Whether they know it or not, millions of people have heard the passionate, melodic music made by New Orleans–based indie-pop band Givers. That’s because nearly every song on Givers’ 2011 debut album, In Light, was licensed for television.
In these tough times for recording artists, licensing can be a financial godsend. Some of Givers’ In Light songs were even licensed multiple times.
“We’ve been fortunate,” singer-guitarist Taylor Guarisco said from somewhere between San Francisco and Portland. “To do music as a job nowadays, it’s a challenge. People pay less and less for music. We’re relying more on touring and these elusive sync deals. They use our songs for commercials. That helps some bands reach the next point.”
Guarisco keeps tabs on Givers’ licensing deals, but he doesn’t dwell on them. “I stay focused on what it means to make these songs,” he said. “If you think about the numbers too much, you’re not the artist you began as. We started this band as just people making songs. We didn’t know where it would go.”
Now in their ninth year as Givers, Guarisco, singer-percussionist Tif Lamson and bassist Josh LeBlanc can look back at several career highlights. In addition to the licensing deals, Givers is signed to the same label as the British neo-folk stars of Mumford & Sons, French synth-pop band Phoenix and Irish alt-pop trio Two Door Cinema Club.
Glassnote released In Light just two years after the band formed in Lafayette, Guarisco’s and Lamson’s hometown. In 2012, something perhaps even more surprising happened. Classic rock star Neil Young praised Givers in his autobiography, Waging Heavy Peace: A Hippie Dream. Young writes: “It sounded like they were in a complete other zone from the rest of music. They blew my mind.”
Givers learned about Young’s compliments when they performed at the Shoreline Amphitheatre in Mountain View, California. That’s the venue where Young staged his annual Bridge School benefit concerts for decades.
“A friend texted us,” Guarisco said. “‘Did you see Neil Young’s book? You’re in it.’ We were like, ‘What do you mean? We’re in it?’ Neil Young,” Guarisco mused. “He’s the godfather of honest music and lyrics, someone we respect so much.”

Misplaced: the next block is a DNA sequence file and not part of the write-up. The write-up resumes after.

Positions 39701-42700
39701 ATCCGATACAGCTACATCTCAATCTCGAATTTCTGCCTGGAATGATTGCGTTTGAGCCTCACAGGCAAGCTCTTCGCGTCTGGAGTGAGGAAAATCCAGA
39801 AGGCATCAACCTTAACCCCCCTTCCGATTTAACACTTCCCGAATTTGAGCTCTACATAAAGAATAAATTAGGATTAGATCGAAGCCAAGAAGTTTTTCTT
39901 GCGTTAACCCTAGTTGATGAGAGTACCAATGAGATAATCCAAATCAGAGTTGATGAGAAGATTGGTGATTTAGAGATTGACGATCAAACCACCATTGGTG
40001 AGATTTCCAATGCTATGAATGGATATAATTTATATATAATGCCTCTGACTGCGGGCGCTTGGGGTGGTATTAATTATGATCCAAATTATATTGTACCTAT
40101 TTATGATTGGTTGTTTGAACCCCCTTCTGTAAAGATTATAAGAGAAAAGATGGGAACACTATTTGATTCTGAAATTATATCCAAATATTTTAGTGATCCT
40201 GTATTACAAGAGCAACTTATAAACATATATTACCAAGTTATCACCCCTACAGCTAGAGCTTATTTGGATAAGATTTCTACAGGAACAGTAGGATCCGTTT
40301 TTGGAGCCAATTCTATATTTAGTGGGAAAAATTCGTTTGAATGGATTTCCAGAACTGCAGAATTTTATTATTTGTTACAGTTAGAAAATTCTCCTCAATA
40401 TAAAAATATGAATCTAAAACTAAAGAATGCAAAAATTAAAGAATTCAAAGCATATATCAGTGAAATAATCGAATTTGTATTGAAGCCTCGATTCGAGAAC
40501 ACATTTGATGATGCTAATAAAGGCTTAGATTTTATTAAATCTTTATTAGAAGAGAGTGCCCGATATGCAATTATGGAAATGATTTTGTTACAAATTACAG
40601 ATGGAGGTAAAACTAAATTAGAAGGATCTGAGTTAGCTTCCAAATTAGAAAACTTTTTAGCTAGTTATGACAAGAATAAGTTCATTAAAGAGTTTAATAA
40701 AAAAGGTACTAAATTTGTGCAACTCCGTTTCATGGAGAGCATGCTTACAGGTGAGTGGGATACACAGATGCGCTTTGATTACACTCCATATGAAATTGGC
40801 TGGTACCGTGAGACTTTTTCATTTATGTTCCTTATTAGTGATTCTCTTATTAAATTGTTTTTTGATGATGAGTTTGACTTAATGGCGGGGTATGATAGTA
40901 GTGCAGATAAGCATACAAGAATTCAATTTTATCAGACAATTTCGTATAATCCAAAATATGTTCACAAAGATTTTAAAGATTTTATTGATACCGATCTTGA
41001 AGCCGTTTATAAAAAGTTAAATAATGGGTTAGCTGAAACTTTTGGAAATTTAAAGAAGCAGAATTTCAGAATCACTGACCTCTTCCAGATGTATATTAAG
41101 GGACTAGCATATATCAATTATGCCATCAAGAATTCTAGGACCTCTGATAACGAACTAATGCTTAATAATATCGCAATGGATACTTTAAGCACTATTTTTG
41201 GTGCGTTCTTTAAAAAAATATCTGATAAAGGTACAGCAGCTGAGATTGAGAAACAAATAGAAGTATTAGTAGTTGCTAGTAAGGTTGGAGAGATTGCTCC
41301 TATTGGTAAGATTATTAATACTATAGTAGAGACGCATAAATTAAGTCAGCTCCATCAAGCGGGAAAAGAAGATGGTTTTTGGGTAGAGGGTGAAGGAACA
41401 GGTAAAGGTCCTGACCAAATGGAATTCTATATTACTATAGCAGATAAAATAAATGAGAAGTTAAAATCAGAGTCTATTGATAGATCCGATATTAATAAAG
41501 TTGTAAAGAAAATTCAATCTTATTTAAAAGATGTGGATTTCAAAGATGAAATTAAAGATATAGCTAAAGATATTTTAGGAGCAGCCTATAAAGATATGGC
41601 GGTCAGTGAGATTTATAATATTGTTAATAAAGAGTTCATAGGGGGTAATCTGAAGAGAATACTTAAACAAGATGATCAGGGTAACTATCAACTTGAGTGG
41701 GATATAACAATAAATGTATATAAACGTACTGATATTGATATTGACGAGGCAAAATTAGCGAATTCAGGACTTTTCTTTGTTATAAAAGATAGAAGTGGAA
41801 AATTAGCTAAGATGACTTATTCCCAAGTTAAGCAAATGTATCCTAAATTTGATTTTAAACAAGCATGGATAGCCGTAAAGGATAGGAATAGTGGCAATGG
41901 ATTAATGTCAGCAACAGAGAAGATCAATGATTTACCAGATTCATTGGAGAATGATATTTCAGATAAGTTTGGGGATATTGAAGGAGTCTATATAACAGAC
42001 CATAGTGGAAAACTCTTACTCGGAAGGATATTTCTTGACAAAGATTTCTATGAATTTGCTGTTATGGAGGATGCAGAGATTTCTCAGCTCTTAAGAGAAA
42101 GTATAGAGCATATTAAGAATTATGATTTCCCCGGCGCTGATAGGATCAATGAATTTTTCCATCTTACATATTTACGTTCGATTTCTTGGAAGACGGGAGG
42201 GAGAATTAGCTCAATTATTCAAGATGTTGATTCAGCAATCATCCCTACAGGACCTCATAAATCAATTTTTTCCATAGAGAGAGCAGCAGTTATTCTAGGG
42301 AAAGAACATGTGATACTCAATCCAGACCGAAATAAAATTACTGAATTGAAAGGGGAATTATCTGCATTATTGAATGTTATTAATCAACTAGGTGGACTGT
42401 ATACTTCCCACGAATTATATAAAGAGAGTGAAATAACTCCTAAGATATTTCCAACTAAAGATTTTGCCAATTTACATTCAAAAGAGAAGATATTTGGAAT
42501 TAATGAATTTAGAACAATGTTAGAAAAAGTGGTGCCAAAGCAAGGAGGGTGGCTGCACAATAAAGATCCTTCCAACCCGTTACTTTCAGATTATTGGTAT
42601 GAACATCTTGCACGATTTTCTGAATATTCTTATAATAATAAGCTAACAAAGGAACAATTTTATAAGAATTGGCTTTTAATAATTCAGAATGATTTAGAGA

Givers’ 2018 activities include the band’s West and East Coast tours. And on September 22, they’ll be home in New Orleans to play NOLA on Tap in City Park.
In August, Givers and Glassnote Records released Movin’ On, an EP recorded at the legendary RCA Studio A in Nashville. They also recorded at Eric Heigle’s studio in New Orleans. The EP is a prelude to Givers’ upcoming third full-length album. Dave Cobb—producer of country stars Sturgill Simpson, Jamey Johnson and Chris Stapleton—co-produced the EP’s Nashville sessions with Heigle and Givers.
With Movin’ On, Givers veer from the sprawling, experimental approach heard in the band’s 2015 album, New Kingdom. Cobb initiated the tighter focus. He entered the picture after demos Givers had recorded in New Orleans made their way to him in Nashville.
“Dave reached out to us,” Guarisco said. “I’d heard of Sturgill Simpson and Chris Stapleton, but I didn’t know who produced them.” Guarisco followed up the contact by checking out Cobb’s production work. He liked what he heard. “Dave does cool things in the fabric of the Nashville sound. We talked on the phone about music and life and our demos. He invited us to RCA Studio A.”
Givers’ and Cobb’s contrasting approach to songwriting complemented each other, Guarisco said. “Dave figures out how to make songs more direct. He has a beautiful, really gracious approach. And he’s got an awesome sense of how to get things moving in the studio.”
For Givers, Movin’ On is a return to the band’s roots. “We started out making upbeat, three-minute to seven-minute pop songs,” Guarisco said. “Then the next record we experimented, taking it in emotional directions. Movin’ On circles back to that pop music feel, but it also throws you a curve here and there. Dave was a part of taking a song to its core. That’s his Nashville approach. We’re a band that’s really into production and getting weird. That’s our forte. It was the perfect balance.”
Despite Givers’ high-profile recordings, licensing deals and international touring, the group remains a working-class band. “We don’t fly around in a private jet,” Guarisco said. “We don’t drive fancy cars to gigs. Any band has to work its way up and push itself. We do a lot of road hours.”
Staying hungry can be a good thing. “One part of me is never satisfied,” Guarisco said. “I don’t think I’ll ever be a person who’s like, ‘Oh, we did it.’ You lose something important if you get to that point. But another part of me is so grateful for what’s here in front of us.”
Check out our exclusive video interview with Givers, only on our YouTube channel.